Copyright law? How???! The production companies, actors, writers, etc. are getting paid by Neflix. Using a VPN or DNS is not piracy. If it wasn't for the fact that Bell and Rogers are the only alternatives here then I wouldn't be using either of them. The Canadian government and the CRTC are simply not doing their job. These duopolies need to be taken behind the toolshed and given the whatfor.
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post #44 of 84 (permalink) Old 2015-06-05, 10:17 PM
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Originally Posted by bev fan View Post
It is simple, Rogers and Bell hold rights in Canada for different content. Netflix does not have the rights to sell that content in Canada.
But the content is easily available to Canadians by bypassing geoblocking therefore this makes very likely than Netflix is gaining extra Canadian customers and Canadian providers losing them. Technology exists that would enable Netflix to stop this practice but it chooses not to do it. Netflix could be breaking copyright laws by doing that and if this would end up in court, anything could happen.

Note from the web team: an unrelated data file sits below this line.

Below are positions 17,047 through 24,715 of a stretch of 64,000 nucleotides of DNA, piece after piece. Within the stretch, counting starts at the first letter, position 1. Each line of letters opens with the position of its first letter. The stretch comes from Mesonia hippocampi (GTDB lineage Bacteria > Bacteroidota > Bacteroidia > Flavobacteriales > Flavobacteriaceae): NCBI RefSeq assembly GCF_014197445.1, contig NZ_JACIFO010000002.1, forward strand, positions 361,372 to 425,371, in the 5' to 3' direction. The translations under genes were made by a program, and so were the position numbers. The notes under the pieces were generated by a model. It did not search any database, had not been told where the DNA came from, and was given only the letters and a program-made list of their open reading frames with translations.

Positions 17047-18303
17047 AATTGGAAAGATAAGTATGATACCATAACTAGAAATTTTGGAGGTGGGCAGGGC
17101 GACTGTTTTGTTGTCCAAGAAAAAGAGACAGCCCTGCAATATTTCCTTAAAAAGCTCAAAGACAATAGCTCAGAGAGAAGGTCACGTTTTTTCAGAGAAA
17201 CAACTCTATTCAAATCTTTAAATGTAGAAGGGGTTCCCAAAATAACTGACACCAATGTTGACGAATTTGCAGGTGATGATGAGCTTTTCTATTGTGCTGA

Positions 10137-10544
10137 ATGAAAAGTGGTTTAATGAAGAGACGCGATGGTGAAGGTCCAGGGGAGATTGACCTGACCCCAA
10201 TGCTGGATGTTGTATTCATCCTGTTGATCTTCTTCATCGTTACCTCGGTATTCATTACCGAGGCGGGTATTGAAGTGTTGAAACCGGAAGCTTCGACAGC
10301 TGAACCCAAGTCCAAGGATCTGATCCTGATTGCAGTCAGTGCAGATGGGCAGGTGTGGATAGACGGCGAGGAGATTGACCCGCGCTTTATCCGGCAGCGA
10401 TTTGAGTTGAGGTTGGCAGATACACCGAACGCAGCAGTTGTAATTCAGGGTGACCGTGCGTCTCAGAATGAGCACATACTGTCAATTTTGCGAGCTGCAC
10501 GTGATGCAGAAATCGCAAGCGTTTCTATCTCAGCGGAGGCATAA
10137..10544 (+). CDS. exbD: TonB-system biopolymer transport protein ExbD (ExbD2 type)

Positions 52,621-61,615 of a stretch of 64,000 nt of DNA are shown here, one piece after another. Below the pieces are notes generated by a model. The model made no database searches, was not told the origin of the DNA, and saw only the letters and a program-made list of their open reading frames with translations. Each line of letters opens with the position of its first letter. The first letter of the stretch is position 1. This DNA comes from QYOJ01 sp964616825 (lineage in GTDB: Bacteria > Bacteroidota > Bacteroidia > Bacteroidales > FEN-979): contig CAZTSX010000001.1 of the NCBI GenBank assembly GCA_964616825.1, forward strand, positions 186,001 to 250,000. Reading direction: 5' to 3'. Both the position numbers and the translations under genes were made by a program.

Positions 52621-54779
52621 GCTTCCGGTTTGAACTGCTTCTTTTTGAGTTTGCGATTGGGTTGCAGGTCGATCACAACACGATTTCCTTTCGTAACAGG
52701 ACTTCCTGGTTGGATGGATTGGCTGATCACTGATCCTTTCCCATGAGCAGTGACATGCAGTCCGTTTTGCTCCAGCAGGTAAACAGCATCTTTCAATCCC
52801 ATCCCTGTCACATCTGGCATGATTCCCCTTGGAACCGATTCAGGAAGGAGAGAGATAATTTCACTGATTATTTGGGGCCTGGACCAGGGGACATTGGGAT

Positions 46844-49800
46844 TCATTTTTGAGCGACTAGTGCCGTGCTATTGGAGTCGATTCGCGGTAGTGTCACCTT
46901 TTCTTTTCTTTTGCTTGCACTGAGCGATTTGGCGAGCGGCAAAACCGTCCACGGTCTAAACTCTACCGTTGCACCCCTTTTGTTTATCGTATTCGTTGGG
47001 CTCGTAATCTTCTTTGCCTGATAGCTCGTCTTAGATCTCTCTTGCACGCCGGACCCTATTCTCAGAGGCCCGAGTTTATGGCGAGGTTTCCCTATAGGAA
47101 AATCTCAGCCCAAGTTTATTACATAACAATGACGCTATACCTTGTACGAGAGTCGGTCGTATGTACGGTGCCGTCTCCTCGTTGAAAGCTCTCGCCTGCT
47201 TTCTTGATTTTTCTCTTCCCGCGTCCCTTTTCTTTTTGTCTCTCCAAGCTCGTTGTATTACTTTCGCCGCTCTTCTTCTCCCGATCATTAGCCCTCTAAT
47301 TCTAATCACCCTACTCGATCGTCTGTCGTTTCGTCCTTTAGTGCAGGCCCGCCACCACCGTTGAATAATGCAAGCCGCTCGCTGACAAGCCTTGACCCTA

There is a chance that Netflix could lose, or it would remedy the problem instead going to court. I think that if Canadian providers could prove it that Netflix is doing it intentionally, they could win the case. I am not a lawyer so I do not know if there is a legitimate case but this is just my opinion.

My point is that there does not have to be a law in place against VPN to prove that this tool is used for piracy but the case should be build using copyrights laws and not the tool that allows a person to do it.